If you ask me, we’ll never have sustainable tourism until we have a sustainable transport model.
That’s why I’m really looking forward to the discussion titled ‘Sustainable Tourism Certification – the HOW to series?’ that’ll happen on the 9th of May during this year’s Hotel Investment Conference Africa 2013 (HICA: 8 – 10 May at Durban’s Elangeni Hotel).
Moderator Amos Bien (technical director of the Global Sustainable Tourism Council – the GSTC, which is based in Madrid, and which is responsible for the accreditation of sustainable tourism certification schemes around the world) will be talking to Jennifer Seif of Fair Trade in Tourism South Africa, Michele de Witt of Howarth HTL, Gillian Sunders of Grant Thornton, and Manay Thadini of HVS South East India.
So yesterday I called Jennifer and asked her whether we aren’t doing a good imitation of sticking our heads in the sand by worrying about sustainable tourism (although I put it more diplomatically than this).
She doesn’t think so. In fact, she said, many companies and organisations have been doing a lot of excellent work – she cited the example of a tour company in Europe helping a conservation project in Africa – but historically they’ve kept it largely to themselves.
Now, though, consumers are becoming more aware, and they’re starting to demand some seriously ethical behaviour.
“Tourism is a cut-throat business, and the operators are always pushing the products for better and better rates – but this is counter-productive because it forces the hoteliers to cut wages, or lay workers off, or make their jobs temporary.”
But it doesn’t have be like that: “I always tell operators that the biggest contribution they can make to sustainability is to pay their staff a living wage
“The costs of sustainability need to be shared all along the value chain.”
And that may mean that the customer has to pay more, too. “But consumers are asking questions these days, and they will pay more if you can satisfy them that the money’s going to the right people and the right causes.”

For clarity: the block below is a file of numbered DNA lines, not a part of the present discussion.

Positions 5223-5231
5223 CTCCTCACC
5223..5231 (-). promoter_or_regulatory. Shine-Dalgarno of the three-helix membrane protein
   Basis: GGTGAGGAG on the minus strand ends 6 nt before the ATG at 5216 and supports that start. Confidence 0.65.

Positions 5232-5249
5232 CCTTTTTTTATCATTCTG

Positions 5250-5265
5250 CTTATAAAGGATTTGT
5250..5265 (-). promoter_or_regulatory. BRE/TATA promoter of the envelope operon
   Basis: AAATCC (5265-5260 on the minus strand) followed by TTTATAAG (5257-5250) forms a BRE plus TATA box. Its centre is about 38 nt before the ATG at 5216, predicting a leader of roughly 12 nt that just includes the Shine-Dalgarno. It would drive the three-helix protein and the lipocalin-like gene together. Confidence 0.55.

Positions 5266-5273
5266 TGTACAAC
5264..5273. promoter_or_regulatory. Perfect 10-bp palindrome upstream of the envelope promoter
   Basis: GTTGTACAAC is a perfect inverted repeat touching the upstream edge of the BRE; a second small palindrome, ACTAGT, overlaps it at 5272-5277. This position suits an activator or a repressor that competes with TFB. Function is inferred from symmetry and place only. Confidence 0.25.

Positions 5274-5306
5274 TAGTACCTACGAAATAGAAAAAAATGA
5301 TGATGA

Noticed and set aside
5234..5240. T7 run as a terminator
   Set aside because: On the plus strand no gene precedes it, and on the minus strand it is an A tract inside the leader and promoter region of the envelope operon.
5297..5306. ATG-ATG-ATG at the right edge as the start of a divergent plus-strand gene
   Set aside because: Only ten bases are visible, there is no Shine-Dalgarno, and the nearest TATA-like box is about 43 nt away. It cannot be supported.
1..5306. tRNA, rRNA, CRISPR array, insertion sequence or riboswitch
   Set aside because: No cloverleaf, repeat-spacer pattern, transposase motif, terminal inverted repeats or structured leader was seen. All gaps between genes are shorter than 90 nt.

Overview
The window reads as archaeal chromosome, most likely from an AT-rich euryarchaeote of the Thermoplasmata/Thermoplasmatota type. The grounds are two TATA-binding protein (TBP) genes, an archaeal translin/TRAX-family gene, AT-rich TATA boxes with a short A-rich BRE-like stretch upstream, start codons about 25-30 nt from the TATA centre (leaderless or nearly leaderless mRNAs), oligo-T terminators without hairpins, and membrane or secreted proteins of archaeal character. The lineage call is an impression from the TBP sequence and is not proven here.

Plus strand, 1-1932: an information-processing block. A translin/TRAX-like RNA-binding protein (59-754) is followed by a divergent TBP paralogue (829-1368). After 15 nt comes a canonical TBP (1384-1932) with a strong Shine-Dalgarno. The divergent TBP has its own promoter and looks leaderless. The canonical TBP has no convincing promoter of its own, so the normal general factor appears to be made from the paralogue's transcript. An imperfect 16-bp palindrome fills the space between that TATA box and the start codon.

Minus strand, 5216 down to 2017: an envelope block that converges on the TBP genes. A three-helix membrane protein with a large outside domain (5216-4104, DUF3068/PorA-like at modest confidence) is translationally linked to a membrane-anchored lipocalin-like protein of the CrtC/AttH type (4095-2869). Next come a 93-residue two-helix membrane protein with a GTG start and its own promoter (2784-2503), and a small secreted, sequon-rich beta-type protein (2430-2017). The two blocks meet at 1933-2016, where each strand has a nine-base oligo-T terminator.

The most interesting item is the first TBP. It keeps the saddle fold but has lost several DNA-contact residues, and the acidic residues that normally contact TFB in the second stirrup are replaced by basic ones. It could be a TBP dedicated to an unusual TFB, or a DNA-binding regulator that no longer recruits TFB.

But how do you know that you’re not just buying a load of corporate green-washing?
Accreditation and certification schemes, of course – although even old Iuvenalis, who lived about 2,000 years ago, saw the problem with that: “Sed,” he asked, “quis custodiet ipsos custodes?” (‘But who will guard the guardians themselves?’)
Well, said Jennifer – that’s where the GSTC comes in.
“Established in 2010, the GSTC has developed a worldwide, holistic definition of sustainable tourism that incorporates management practices, social and cultural impacts, and environmental performance. The GSTC assures the quality of independent certification programmes so that the industry is able to identify credible, professional certification providers.”
To put things into perspective: in the last ten years alone, more than 150 tourism certification schemes have appeared on the scene.
“Some of them are international – like the Blue Flag programme – some are national; some are run by NGOs, and some are government-led,” said Jennifer.
The result, of course, is that consumers are becoming confused – but Jennifer thinks that the GSTC and a related initiative, the Sustainable Tourism Certification Alliance Africa, will provide a solution to this.
The Alliance is an informal network of organisations which are involved in sustainable tourism certification – standards-owners, certification schemes, tourism boards, and so on – which aims to help schemes in Africa to meet GSTC norms and requirements. It’s also a joint advocacy organisation for its members that works to develop market access for certified tourism products, and it serves as a platform for members to share best practices.
“The tourism industry is following the trend in other sectors here: through the Alliance, people are beginning to harmonise standards, and I think we’ll see a consolidation of schemes in the next five to ten years.
“It’s all about professionalising the certification process, and making sure that schemes follow accepted norms, and that they apply consistent auditing practices.”
Of course the Alliance was created in response to a business imperative: today’s consumer is increasingly savvy – which is why, Jennifer said, “It aims to make accreditation simpler and more transparent.”
Which is great – but none of this answered my question: could we have a sustainable tourism industry if our fossil fuels ran out tomorrow?
And here’s why I think the conversation at HICA is going to be interesting: Jennifer doesn’t think that we’re in danger yet, but she does think that travel patterns are going to change.
“Airline travel will become more and more expensive, but people will continue to fly. They’ll probably visit long-haul destinations less often (although the upside of that is that they’ll probably take longer holidays in those destinations), and they’ll probably start taking more frequent, shorter trips – which is why we in South Africa need to start paying attention to arrivals from our neighbouring countries.”
So it seems what she was saying was this: there’s more to sustainable tourism than the simple idea that we need to ensue that we’ll be able to travel in the future. It’s about the way we treat each other, and the way we treat our world. (Which is about as good as it can get, don’t you think?).